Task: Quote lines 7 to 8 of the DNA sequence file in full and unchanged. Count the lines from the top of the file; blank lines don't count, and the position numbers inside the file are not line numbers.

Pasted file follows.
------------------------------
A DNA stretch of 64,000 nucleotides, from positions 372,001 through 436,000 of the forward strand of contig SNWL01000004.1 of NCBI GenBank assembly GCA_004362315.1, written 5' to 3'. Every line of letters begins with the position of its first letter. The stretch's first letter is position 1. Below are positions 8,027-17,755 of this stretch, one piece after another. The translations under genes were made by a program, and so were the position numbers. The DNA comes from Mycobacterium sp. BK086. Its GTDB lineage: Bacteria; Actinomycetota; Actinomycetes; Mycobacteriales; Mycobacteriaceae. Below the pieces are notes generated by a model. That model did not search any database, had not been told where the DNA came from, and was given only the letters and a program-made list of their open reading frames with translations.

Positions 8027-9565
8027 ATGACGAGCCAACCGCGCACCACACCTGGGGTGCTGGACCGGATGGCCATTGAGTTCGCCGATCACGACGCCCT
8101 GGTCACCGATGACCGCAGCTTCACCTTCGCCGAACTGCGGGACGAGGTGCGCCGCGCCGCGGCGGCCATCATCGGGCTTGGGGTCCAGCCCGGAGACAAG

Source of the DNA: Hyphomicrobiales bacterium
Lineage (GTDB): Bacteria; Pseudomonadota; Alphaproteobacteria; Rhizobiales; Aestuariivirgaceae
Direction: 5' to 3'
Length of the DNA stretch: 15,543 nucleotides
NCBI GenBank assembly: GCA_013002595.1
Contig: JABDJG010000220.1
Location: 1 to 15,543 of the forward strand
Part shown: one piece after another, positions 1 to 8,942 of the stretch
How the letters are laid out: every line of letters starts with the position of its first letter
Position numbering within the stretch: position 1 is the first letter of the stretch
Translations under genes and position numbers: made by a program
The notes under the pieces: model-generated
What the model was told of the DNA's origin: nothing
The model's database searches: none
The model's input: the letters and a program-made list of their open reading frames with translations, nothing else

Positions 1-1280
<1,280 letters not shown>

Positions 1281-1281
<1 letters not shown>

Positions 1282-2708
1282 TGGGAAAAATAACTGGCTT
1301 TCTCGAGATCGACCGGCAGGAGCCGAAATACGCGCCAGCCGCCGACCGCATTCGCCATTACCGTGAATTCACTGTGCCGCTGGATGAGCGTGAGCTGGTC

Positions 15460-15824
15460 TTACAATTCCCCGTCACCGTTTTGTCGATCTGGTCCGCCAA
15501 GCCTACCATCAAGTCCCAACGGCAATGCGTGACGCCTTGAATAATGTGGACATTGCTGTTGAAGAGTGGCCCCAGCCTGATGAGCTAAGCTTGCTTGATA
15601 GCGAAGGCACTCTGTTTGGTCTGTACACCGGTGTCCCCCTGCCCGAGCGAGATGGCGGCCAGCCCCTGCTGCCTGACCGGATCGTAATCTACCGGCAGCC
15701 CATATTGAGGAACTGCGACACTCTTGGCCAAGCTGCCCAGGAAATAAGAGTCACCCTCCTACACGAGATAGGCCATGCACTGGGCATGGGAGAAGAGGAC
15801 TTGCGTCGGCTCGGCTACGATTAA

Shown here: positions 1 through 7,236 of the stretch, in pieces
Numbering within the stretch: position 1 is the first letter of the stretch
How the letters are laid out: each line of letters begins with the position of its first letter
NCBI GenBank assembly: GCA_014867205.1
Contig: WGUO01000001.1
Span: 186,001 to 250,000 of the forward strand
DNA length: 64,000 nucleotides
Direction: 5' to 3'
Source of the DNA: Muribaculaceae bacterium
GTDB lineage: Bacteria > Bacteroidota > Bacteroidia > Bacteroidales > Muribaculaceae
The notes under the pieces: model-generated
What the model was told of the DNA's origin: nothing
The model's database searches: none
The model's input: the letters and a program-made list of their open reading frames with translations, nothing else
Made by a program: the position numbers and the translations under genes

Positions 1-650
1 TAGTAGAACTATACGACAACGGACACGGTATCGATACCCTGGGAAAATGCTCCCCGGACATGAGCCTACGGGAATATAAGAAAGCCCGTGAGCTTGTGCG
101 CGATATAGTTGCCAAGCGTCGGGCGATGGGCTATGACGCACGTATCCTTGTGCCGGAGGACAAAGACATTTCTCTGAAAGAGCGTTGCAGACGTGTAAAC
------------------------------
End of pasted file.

Direction: 5' to 3'
Length of the DNA stretch: 15,543 nucleotides